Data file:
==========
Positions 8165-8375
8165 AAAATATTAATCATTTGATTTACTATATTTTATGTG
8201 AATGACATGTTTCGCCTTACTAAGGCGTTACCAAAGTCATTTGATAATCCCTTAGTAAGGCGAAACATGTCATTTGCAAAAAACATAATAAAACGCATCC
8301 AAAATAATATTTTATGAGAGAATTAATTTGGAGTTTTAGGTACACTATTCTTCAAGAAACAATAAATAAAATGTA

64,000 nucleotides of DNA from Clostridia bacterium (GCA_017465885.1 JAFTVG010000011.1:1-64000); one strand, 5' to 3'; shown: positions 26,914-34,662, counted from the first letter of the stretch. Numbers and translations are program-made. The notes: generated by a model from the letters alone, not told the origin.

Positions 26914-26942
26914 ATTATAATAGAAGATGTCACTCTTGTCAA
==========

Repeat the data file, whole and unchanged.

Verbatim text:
Positions 8165-8375
8165 AAAATATTAATCATTTGATTTACTATATTTTATGTG
8201 AATGACATGTTTCGCCTTACTAAGGCGTTACCAAAGTCATTTGATAATCCCTTAGTAAGGCGAAACATGTCATTTGCAAAAAACATAATAAAACGCATCC
8301 AAAATAATATTTTATGAGAGAATTAATTTGGAGTTTTAGGTACACTATTCTTCAAGAAACAATAAATAAAATGTA

64,000 nucleotides of DNA from Clostridia bacterium (GCA_017465885.1 JAFTVG010000011.1:1-64000); one strand, 5' to 3'; shown: positions 26,914-34,662, counted from the first letter of the stretch. Numbers and translations are program-made. The notes: generated by a model from the letters alone, not told the origin.

Positions 26914-26942
26914 ATTATAATAGAAGATGTCACTCTTGTCAA